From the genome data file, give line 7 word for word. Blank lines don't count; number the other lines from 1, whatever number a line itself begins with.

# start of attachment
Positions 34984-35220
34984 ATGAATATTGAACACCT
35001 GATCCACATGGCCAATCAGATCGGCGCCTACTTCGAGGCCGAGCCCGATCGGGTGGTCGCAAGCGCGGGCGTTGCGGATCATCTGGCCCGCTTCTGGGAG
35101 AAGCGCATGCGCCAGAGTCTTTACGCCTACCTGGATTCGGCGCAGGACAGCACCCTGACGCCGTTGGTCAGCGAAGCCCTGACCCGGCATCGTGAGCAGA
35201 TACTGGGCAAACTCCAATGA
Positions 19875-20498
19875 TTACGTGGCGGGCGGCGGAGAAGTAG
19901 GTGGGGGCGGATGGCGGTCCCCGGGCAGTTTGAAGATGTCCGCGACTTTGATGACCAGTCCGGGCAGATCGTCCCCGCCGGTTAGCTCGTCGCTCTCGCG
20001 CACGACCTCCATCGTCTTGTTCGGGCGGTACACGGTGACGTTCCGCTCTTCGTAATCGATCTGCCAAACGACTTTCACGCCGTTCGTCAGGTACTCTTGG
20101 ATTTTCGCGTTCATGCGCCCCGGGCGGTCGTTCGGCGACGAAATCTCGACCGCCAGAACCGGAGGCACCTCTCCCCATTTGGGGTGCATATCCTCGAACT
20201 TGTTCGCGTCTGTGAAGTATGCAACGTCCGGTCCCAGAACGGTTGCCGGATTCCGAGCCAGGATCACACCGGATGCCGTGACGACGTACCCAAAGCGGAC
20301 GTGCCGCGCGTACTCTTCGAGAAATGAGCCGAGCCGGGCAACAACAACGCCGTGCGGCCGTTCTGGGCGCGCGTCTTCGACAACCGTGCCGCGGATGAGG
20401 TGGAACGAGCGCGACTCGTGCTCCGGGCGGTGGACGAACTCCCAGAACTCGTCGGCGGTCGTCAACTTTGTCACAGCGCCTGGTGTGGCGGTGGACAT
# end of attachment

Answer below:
19875 TTACGTGGCGGGCGGCGGAGAAGTAG